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Suppose a girl did something wrong that showed us her real face. Now if I want to say that I don't like her behavior, how do I say?

  1. I don't like her this behavior
  2. I don't like this behavior of her.

In the first sentence, I feel that "this" and "her" next to each other sound unnatural (two modifiers) while sentence no. 2 is verbose and does not sound very natural to me.

By "this", I mean the current behavior, the one she is acting at this time.

Is there any other way to say that?

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    Sentence 1 is indeed wrong. Use either "this" or "her", but not both. Sentence 2 is nearly right, but you need "hers" instead of her. (Or mine, yours, his, theirs). Or maybe "I don't like the way she is behaving", which refers to current behaviour.
    – Peter
    Commented Oct 4, 2020 at 9:34
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    "I don't like what she's doing." Commented Oct 5, 2020 at 4:15

1 Answer 1

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You should omit 'this' in the first sentence

  1. I don't like her behavior

but that would be about her behavior in general.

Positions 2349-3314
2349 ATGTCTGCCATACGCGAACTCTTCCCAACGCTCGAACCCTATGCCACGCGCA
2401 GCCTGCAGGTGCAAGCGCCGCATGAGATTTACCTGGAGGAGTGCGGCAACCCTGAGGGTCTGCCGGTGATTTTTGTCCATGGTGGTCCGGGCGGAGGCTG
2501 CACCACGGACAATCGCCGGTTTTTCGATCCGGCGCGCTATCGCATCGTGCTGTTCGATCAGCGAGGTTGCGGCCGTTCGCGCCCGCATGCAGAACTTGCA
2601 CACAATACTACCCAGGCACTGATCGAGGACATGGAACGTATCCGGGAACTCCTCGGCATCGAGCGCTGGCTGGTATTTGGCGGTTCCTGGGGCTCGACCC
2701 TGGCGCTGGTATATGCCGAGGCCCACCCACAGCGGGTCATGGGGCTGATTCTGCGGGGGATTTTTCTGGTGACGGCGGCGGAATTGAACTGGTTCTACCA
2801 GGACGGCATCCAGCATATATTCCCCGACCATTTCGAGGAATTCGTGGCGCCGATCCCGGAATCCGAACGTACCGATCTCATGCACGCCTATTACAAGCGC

1. I don't like this behavior of hers.

(note the extra 's' at the end – it's a double genitive) may feel verbose, but it's very natural and refers to more specific behavior, so it may be closest to what you want to express. Otherwise, you can also go for

  1. I don't like her current behavior.

though 'current' usually refers to something that's going on right now; perhaps 'recent' works better in your context.

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  • Thank you so much! I never thought of replacing "this" with any other word like "current". ;)
    – user119042
    Commented Oct 4, 2020 at 9:36
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    "You can omit 'this'" - I think that's a bit of an understatement. You should omit 'this', otherwise it sounds quite unnatural (to me, at least) and is possibly grammatically just wrong.
    – NotThatGuy
    Commented Oct 4, 2020 at 19:23
  • @NotThatGuy yes, it is grammatically wrong. I assumed the OP already discarded that sentence and I'm just showing how they can correct it.
    – Glorfindel
    Commented Oct 4, 2020 at 19:40
  • @Glorfindel Please can you change "can" to "should" as NotThatGuy suggested. Your answer currently reads to me like you're saying "I don't like her this behavior" is fine and removal is optional. Or be explicit with say "You can omit 'this' in the first sentence to make it natural".
    – user117065
    Commented Oct 4, 2020 at 21:05
  • I’ll be so bold as to put words into Glorfindel’s mouth and suggest that he meant «You can omit 'this' in the first sentence (leaving “I don't like her behavior”) or you can omit 'her' (leaving “I don't like this behavior”), but you must do one of those.» Commented Oct 5, 2020 at 0:48

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